Реклама Google — средство выживания форумов :)
...many countries' deadline for submissions of May 2009. "I've never worked so hard on strategic policy as now," says Lindsay Parson, who leads the UNCLOS Group at the United Kingdom's National Oceanography Centre in Southampton.
To prove their claims, countries need to collect bathymetric data that accurately describe the underwater lie of the land and seismic data on the structure of the sea floor. These data can be used to determine where the continental shelf off a country's coast falls away in a 'continental slope' and how far sediments derived from the land extend out beyond the foot of that slope. The sea floor can be claimed if it is sedimentary rock at least 1% as thick as its distance from the foot of the continental slope. These measurements require input from geologists and oceanographic experts. If there is no sedimentary rock, a country is only entitled to claim an additional 60 nautical miles out. In 2001, Russia became the first country to make a submission to the United Nations. It was told to supply more information, in particular about the Lomonosov Ridge, which runs under the Arctic Ocean between Russia and Canada. Russia claims this ridge is an extension of its Siberian shelf, but this is hotly contested by Canada and others. On 29 July, Russia sent two mini-submarines, Mir-1 and Mir-2 to a depth of 1.3 kilometres in the first-ever Arctic test dives to gather data to boost its claims.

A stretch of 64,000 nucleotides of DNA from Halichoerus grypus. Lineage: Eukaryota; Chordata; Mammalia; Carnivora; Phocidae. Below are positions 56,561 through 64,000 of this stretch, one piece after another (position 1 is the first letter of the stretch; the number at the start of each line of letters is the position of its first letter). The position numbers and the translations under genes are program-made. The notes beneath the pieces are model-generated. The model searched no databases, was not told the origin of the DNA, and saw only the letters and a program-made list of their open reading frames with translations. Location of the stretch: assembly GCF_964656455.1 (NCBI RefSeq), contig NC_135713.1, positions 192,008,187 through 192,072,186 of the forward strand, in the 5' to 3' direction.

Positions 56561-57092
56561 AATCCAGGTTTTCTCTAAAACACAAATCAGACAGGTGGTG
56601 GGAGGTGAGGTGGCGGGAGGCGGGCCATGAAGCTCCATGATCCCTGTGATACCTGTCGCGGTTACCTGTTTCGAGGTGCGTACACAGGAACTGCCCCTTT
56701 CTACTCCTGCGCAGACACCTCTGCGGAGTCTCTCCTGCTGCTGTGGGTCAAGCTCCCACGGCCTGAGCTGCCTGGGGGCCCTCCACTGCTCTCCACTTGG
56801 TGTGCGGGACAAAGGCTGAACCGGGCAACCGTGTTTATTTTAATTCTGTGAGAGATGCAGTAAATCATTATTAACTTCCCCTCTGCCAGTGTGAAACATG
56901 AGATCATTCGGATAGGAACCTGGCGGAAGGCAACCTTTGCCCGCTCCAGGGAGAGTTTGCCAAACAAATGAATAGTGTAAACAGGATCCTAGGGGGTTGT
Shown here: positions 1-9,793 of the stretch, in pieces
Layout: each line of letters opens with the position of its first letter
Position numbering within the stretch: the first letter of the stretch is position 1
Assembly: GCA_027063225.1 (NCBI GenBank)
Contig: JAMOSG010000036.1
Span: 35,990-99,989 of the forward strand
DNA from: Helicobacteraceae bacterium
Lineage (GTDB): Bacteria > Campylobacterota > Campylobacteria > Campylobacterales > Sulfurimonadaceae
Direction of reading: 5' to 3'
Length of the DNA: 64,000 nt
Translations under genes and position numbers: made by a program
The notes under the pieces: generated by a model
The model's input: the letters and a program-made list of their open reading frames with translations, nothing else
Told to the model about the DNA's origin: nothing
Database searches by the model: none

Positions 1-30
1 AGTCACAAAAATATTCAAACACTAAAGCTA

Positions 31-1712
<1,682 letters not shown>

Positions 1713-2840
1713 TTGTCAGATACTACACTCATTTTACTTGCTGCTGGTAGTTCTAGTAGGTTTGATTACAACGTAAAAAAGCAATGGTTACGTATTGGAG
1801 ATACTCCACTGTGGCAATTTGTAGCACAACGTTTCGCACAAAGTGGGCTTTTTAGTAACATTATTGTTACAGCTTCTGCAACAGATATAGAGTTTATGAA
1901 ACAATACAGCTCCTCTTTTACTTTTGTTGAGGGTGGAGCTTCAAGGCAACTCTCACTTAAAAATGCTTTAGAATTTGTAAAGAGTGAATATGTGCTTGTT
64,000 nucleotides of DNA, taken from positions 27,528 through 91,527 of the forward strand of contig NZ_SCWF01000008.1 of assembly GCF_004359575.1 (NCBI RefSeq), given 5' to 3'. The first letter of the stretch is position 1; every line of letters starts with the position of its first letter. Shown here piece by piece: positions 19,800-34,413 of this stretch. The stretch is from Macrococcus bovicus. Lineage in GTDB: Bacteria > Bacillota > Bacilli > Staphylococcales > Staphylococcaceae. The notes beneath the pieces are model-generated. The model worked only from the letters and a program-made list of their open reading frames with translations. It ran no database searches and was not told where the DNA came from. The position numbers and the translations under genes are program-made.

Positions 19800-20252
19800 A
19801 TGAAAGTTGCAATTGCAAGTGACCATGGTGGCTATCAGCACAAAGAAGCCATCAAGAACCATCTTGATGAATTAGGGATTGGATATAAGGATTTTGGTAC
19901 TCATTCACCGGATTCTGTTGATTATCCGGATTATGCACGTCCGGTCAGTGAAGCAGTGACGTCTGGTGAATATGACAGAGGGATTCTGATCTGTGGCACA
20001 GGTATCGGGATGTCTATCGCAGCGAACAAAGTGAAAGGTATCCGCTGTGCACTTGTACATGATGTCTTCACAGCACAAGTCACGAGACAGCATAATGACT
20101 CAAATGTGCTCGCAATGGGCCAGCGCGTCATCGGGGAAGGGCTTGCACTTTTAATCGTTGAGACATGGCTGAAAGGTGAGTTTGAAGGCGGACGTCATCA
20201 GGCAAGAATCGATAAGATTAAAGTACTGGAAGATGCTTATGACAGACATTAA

Meanwhile, Canadian Prime Minister Stephen Harper has announced plans to spend around Can$7 billion (US$6.5 billion) on up to eight new reinforced Arctic patrol vessels. "Canada has a choice when it comes to defending our sovereignty in the Arctic; either we use it or we lose it," Harper said. "And make no mistake, this government intends to use it. Because Canada's Arctic is central to our identity as a northern nation. It is part of our history and it represents the tremendous potential of our future." Canada is claiming 1.75 million square kilometres of the Arctic seabed.
The Arctic is not the only contentious seabed. Countries around the world, including New Zealand, Brazil and Ireland, have already submitted claims to the United Nations. Parson is involved in the United Kingdom's four claims — one, which concerns the Bay of Biscay, will be submitted by the end of August.